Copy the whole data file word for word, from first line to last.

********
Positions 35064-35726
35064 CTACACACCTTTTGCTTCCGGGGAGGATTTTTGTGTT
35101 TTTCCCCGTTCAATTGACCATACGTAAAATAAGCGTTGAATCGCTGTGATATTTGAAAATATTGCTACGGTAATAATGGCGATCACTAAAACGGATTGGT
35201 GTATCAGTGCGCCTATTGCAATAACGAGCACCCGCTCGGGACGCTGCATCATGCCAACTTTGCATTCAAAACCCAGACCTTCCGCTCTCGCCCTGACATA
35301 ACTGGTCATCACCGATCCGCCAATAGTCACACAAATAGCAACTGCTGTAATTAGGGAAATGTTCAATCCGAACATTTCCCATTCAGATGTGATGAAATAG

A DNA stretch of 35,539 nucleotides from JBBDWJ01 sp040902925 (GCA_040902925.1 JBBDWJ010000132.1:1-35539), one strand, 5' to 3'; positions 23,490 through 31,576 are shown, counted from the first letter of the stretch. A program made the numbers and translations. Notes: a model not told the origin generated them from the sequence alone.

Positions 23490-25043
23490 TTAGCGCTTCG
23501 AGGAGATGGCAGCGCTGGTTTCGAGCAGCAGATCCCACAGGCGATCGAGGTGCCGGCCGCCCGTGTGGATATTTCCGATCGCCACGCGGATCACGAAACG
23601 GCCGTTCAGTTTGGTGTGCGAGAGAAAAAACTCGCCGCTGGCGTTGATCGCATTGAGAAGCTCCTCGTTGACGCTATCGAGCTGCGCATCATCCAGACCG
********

Positions 35064-35726
35064 CTACACACCTTTTGCTTCCGGGGAGGATTTTTGTGTT
35101 TTTCCCCGTTCAATTGACCATACGTAAAATAAGCGTTGAATCGCTGTGATATTTGAAAATATTGCTACGGTAATAATGGCGATCACTAAAACGGATTGGT
35201 GTATCAGTGCGCCTATTGCAATAACGAGCACCCGCTCGGGACGCTGCATCATGCCAACTTTGCATTCAAAACCCAGACCTTCCGCTCTCGCCCTGACATA
35301 ACTGGTCATCACCGATCCGCCAATAGTCACACAAATAGCAACTGCTGTAATTAGGGAAATGTTCAATCCGAACATTTCCCATTCAGATGTGATGAAATAG

A DNA stretch of 35,539 nucleotides from JBBDWJ01 sp040902925 (GCA_040902925.1 JBBDWJ010000132.1:1-35539), one strand, 5' to 3'; positions 23,490 through 31,576 are shown, counted from the first letter of the stretch. A program made the numbers and translations. Notes: a model not told the origin generated them from the sequence alone.

Positions 23490-25043
23490 TTAGCGCTTCG
23501 AGGAGATGGCAGCGCTGGTTTCGAGCAGCAGATCCCACAGGCGATCGAGGTGCCGGCCGCCCGTGTGGATATTTCCGATCGCCACGCGGATCACGAAACG
23601 GCCGTTCAGTTTGGTGTGCGAGAGAAAAAACTCGCCGCTGGCGTTGATCGCATTGAGAAGCTCCTCGTTGACGCTATCGAGCTGCGCATCATCCAGACCG